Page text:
What I’ve learned from Walter

At our house this week we’ve been reading the hugely popular book Walter, the Farting Dog by William Kotzwinkle.  My  six year old brought it home as her library book this week.  When I asked her what she liked about it she said,  “That it’s funny and that it makes me want to laugh because before it, I never said ‘fart’ in my life. “


I’ve been enjoying it a lot too.  It’s quite liberating to talk about bodily functions that normally get politely ignored around our house.  And anything that gets a good belly laugh out of a six year old is a winner as far as I’m concerned.

But there’s something else that I really love about Walter.  For those of you who are unfamiliar with the story, it’s about a couple of kids who bring home a very stinky dog and just want to keep him because they love him even though he farts all the time.

After trying various remedies, their father finally puts his foot down and declares that Walter will have to go back to the pound the next day.  The kids and Walter are miserable and Walter resolves to never fart again.  And then he goes down to the kitchen and eats 25 pounds of the very snack that makes him fart the most.  And you know what he thinks to himself after he eats them?  “Very tasty.”

I fell in love with Walter at that moment.  I wanted to break down and cry for him and hug him and adopt him into my home.  To me, Walter is every single one of us who sets an intention and then promptly does the VERY thing that makes it least likely that we can achieve our goal.  It seems to me that in some corner of our minds, if we’re really honest, we recognize the intrinsic reward in our poor choices, even when they don’t truly serve our purpose.  Being dead to the “very tasty” nature of these actions, even when they are unwholesome may be part of what keeps the whole cycle of resistance to change engaged.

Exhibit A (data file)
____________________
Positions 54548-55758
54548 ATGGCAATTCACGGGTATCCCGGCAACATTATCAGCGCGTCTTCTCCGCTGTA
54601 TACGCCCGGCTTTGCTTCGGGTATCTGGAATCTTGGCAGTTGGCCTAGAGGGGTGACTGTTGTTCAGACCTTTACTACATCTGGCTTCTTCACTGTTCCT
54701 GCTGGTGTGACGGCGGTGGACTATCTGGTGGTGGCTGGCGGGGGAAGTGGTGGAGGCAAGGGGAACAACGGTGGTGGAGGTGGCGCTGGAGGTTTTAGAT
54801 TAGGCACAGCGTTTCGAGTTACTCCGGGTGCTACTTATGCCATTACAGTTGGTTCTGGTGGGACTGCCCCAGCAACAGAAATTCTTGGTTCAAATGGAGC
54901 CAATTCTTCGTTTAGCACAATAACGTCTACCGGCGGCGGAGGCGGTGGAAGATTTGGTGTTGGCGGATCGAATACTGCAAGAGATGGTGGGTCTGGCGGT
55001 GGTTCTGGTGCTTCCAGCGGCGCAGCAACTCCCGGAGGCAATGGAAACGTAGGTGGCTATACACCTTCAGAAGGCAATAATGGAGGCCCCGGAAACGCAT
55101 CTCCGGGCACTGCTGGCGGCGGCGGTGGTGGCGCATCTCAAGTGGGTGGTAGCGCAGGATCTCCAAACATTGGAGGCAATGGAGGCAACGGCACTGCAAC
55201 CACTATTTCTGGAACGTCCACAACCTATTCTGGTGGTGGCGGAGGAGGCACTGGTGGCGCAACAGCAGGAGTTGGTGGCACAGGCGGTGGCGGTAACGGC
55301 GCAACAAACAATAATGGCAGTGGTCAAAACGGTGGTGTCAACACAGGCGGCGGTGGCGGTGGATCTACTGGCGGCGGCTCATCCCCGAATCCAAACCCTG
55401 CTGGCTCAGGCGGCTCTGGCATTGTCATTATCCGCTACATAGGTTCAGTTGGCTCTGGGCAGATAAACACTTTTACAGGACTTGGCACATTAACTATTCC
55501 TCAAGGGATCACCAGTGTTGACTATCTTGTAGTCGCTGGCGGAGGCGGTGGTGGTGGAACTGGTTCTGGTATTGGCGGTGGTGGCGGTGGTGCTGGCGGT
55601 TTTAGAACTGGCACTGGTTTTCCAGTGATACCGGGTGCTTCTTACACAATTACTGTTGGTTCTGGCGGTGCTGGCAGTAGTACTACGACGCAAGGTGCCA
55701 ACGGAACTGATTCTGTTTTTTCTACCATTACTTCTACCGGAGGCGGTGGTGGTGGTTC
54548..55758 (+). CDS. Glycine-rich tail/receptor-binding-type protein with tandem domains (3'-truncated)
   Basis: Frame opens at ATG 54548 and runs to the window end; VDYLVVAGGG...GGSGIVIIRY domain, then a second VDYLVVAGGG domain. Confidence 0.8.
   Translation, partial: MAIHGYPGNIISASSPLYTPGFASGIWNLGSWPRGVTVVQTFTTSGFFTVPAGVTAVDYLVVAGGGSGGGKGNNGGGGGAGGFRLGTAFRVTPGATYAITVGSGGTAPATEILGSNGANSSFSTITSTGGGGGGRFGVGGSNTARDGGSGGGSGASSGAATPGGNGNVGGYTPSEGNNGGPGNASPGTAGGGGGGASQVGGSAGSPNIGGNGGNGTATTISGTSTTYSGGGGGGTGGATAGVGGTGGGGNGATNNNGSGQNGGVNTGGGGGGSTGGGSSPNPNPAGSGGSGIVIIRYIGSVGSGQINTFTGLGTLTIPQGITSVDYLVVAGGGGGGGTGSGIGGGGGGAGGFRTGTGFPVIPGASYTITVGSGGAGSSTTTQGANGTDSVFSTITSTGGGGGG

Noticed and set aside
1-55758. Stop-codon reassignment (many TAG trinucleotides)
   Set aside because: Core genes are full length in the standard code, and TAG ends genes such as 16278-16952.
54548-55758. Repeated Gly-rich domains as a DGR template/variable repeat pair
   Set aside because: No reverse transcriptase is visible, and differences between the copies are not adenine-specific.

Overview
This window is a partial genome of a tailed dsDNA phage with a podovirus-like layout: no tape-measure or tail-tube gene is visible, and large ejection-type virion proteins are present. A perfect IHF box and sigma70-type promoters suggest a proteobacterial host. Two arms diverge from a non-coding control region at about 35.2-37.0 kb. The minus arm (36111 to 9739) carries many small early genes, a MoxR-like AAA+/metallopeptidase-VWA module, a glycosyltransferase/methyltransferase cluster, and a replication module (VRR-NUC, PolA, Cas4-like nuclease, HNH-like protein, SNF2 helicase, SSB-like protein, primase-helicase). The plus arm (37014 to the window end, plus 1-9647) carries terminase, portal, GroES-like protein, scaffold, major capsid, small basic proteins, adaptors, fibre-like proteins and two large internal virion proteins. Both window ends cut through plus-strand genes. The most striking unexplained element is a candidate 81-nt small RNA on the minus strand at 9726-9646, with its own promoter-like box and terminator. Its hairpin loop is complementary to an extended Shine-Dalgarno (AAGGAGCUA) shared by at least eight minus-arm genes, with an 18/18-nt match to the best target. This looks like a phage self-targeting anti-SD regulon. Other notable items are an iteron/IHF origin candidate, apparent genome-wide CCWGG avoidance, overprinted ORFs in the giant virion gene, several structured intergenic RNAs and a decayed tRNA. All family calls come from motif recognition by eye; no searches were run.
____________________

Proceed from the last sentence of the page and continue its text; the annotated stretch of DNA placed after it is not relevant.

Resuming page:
This is what it means to be so much a product of our own conditioning.  I have repeatedly had the experience of setting an intention which requires self-discipline and finding that I can achieve it if it flows out of a healthy place, a positive regard for myself and others and a sense of realism about what I can control.  On the other hand, many of my experiences with intention put me right where Walter is.  Even when the stakes could not be higher, if the intention comes out of a place of self-loathing or external pressure (and resentment), it often just falls apart before I can even get started.  Then I have no results AND self loathing. In Buddhist psychology, this is the second arrow.  The first arrow is the pain of the life situation.   In Walter’s case that he has to leave his new home.  The Second arrow is made of the thoughts, feelings and judgements that proliferate around the situation, leading us to feel even worse than we already do.

We are so quick to judge ourselves, others, and our students.  But behavior, change is so hard.  Not impossible, but it requires a self-kindness to both honor and then interrupt the deeply conditioned aspects of ourselves that keep us stuck.  To have any hope of lasting success, we have to start by setting the intention to change the right things and then do it with love and a gentle self-compassion.

I won’t spoil the end of Walter for you, but it’s worth a read if you get the chance.  In the meantime, I’m going to be paying attention to how I set intentions and what my expectations are for others to change.


Author: sdreyerleon

Susan Dreyer Leon, EdD is the Chair of the Education Department at Antioch University New England and the Director of the Mindfulness for Educators Program. www.antiochne.edu

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